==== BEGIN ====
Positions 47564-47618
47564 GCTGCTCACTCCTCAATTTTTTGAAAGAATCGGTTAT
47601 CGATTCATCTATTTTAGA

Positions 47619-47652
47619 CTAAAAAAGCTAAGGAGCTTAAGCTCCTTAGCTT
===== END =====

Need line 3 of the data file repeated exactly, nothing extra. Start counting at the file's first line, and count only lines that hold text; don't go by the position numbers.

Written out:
47601 CGATTCATCTATTTTAGA